Subject classification: this is an engineering resource.
Subject classification: this is a technology resource.

Amateur radio is hobby or pastime enjoyed by many. But with readily available cell phone and internet communications it is now usually practiced by an enthusiast rather than for practical reasons. Amateur radio is often used in remote areas where there is little communications infrastructure or when infrastructure is damaged due to a disaster. Amateur radio includes communicating locally or world-wide by two-way radio. It can include striving for "DX" receptions that are challenging, usually because of weak signals due to the distance. Communicating with very low power transmitters (referred to as QRP) is also popular.

A young amateur radio operator from Germany

Obtaining a license edit

Obtaining a license to operate an amateur radio station requires passing an examination covering technical topics and operating procedures. The exact nature of the assessment varies in each country and by the class of amateur radio license the applicant is seeking. In many countries there are different classes of amateur radio license with different privileges.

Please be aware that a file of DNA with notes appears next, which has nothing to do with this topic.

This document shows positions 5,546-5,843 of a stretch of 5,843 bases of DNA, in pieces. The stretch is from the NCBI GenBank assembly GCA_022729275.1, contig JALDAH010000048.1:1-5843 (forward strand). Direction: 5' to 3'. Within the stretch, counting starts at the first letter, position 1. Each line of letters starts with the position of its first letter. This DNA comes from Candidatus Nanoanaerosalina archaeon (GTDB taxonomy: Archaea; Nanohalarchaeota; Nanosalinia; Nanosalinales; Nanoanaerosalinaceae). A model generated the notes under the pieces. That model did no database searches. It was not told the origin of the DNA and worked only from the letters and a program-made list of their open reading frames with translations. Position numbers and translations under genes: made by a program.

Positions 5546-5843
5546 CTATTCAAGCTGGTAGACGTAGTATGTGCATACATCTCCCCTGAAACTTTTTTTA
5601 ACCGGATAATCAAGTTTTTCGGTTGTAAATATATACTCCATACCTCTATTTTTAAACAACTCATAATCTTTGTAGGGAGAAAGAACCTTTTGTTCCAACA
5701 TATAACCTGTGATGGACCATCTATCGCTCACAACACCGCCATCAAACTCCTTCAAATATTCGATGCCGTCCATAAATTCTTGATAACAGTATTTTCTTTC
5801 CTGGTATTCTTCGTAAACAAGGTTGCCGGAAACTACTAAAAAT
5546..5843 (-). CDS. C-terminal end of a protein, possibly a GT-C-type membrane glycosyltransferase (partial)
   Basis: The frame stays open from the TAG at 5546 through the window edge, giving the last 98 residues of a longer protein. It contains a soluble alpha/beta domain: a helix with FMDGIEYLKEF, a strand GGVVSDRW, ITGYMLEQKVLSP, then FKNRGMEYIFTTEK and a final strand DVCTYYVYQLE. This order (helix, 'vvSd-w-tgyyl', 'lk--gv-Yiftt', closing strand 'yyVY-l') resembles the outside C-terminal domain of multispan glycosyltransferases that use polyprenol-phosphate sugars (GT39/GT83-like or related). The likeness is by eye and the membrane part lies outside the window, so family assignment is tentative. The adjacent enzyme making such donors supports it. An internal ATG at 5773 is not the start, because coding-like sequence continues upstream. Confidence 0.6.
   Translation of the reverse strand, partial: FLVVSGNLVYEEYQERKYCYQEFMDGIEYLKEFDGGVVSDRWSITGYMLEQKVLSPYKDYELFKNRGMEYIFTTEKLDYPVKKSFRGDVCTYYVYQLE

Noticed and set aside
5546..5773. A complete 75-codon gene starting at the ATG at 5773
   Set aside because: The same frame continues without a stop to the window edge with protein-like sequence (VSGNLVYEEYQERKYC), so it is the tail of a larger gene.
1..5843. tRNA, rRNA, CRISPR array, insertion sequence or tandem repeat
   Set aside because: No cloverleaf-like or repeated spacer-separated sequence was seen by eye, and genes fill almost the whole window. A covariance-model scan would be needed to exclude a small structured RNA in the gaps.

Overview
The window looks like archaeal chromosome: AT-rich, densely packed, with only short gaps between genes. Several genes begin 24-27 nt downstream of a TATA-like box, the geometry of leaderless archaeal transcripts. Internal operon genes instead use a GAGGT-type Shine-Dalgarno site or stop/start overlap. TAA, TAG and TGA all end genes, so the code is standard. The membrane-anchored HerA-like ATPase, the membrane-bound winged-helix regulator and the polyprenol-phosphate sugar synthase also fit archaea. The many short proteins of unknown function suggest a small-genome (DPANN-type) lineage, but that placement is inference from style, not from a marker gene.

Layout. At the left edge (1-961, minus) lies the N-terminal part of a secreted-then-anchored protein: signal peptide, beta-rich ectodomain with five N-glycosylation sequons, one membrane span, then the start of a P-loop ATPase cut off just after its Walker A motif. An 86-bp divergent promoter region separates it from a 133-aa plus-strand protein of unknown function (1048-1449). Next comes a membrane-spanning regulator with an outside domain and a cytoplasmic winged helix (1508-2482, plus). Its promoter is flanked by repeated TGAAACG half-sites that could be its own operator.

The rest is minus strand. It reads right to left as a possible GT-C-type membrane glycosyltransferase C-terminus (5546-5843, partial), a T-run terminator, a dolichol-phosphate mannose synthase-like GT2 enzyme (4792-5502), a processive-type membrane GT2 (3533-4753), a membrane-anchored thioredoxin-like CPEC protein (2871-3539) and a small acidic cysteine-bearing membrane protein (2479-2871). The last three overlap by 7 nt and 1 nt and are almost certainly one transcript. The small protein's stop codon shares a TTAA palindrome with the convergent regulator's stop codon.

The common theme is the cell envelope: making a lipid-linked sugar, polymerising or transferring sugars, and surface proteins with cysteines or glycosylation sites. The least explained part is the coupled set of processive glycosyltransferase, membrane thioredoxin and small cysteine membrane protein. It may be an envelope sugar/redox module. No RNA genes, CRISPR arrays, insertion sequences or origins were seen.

Licensing by country edit

Operating on popular amateur bands edit

To operate on different bands you need different antennae and radios.

ITU frequency bands used in telecommunications:[1]

  • Extremely Low Frequency (ELF) 0.03 Hz – 300 Hz
  • Ultra Low Frequency (ULF) 300 Hz – 3 KHz
  • Very Low Frequency (VLF) 3 KHz – 30 KHz
  • Low Frequency (LF) 30 KHz – 300 KHz
  • Medium Frequency (MF) 300 KHz – 3 MHz
  • High Frequency (HF) 3 MHz – 30 MHz
  • Very High Frequency (VHF) 30 MHz – 300 MHz
  • Ultra High Frequency (UHF) 300 MHz – 3 GHz
  • Super High Frequency (SHF) 3 GHz – 30 GHz
  • Extremely High Frequency (EHF) 30 GHz – 300 GHz

Here are standard antenna lengths for 1/2 wavelength long dipole antennas and 1/4 wavelength long vertical antennas for some of the popular amateur bands:

Band   Frequency type   Frequency range                 Antenna length
Dipole Vertical
160m Medium 1.8 – 2.0 MHz 234 ft 117 ft
80m High 3.5 – 4.0 MHz 117 ft 58.5 ft
40m High 7.0 – 7.3 MHz 64 ft 32 ft
30m High 10.10 – 10.15 MHz ?? 46 ft 23 ft
20m High 14.00 – 14.35 MHz ?? 32 ft 16 ft
17m High 18.07 – 18.17 MHz ?? 26 ft 13 ft
15m High 21.00 – 21.45 MHz ?? 22 ft 11 ft
12m High 24.89 – 24.99 MHz ?? 18 ft 9 ft
6m Very high 50 – 54 MHz 8 ft 4 ft
2m Very high 144 – 148 MHz 3 ft 1.5 ft

Equipment edit

Antennas edit

There are two basic types of antennas, antennas that propagate equal in one direction, i.e. "unidirectional propagation" or antennas that propagate in all directions, i.e. "omnidirectional propagation"

  1. /Unidirectional propagation antenna
  2. /Omnidirectional propagation antenna

QRP tranceivers edit

QRP refers to operating transmitters at very low power.

References edit

  Search for Amateur radio on Wikipedia.
  Wikibooks has a book on the topic of Amateur Radio Manual.
  Look up Amateur radio in
Wiktionary, the free dictionary.

External links edit